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Delving into the intricate world of eyewear, with decades of expertise under my belt, I’ve witnessed firsthand the evolution of manufacturing and branding practices that might surprise the casual observer. The tale of the “Made In Italy” mark, particularly in the context of Luxottica’s operations, is a narrative wrapped in complexity, blending tradition with modern globalization.

Luxottica, a titan in the eyewear industry, isn’t just in the business of selling glasses; they’re in the business of storytelling, crafting narratives that span continents and cultures. Their approach to creating iconic frames like the Ray-Ban Wayfarer and the Ray-Ban Aviator reveals much about the contemporary landscape of global manufacturing and branding. Particularly intriguing is the journey of these frames, purportedly manufactured in Luxottica’s owned Tri Star factory in Dongguan, China, before they make their way across the globe.

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Seán Michael Mcwilliams, eyewear seller and buyer shares his first hand experiences.

A common query that arises in this narrative is whether the entirety of the stock of these models, primarily intended for the Asian market, is first shipped to Northern Italy. The purpose? To receive the coveted “Made in Italy” stamp on their temples before being sent back to Asia for distribution.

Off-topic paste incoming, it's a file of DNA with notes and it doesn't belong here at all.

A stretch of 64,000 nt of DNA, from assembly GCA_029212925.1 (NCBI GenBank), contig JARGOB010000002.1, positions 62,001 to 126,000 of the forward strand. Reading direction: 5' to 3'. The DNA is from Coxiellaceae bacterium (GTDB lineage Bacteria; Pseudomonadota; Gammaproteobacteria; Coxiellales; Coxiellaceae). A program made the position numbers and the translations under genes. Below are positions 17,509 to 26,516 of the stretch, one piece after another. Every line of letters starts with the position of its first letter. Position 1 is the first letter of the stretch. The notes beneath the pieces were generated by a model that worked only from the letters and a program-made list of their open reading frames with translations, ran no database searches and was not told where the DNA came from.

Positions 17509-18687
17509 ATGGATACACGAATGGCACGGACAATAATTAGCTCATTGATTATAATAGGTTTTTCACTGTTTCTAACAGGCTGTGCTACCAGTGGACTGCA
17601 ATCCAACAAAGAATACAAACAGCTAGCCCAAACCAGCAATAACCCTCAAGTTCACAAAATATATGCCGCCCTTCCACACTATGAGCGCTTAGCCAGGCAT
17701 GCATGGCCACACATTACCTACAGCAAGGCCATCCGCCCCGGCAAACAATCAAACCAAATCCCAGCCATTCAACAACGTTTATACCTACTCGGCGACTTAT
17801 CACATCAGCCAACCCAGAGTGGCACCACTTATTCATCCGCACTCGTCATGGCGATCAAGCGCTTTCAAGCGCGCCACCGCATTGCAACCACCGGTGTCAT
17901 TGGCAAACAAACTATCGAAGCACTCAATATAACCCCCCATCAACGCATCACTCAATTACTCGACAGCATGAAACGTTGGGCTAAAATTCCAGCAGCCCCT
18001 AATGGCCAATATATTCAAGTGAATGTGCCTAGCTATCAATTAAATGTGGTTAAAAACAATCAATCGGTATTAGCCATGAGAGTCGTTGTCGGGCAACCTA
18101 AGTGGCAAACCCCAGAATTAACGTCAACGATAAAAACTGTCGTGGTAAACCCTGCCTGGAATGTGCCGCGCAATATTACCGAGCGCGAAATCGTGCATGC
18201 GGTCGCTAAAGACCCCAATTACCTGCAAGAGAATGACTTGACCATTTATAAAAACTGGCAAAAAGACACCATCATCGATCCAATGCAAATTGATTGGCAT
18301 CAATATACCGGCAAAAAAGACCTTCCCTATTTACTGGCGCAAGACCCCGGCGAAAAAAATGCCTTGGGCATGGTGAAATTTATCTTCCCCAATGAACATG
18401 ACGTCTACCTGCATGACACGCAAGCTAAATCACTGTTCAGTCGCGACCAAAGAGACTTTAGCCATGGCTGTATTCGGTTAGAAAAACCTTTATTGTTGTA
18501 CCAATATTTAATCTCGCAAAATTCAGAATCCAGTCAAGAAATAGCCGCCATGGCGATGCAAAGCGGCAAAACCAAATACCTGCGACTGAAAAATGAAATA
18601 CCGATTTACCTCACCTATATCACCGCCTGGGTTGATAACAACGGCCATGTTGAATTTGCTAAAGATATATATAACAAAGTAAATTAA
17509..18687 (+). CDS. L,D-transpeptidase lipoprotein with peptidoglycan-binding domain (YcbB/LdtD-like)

This practice, if true, raises eyebrows, not least because it hints at a rather circuitous route designed to imbue these frames with an Italian essence, albeit one acquired through logistics rather than craftsmanship.

This process, while seemingly elaborate, might actually streamline Luxottica’s global distribution strategy, aligning with the stringent customs requirements regarding country of origin stamping laws. The critical point of contention here is whether this method of branding aligns with the spirit of these laws or merely adheres to their letter.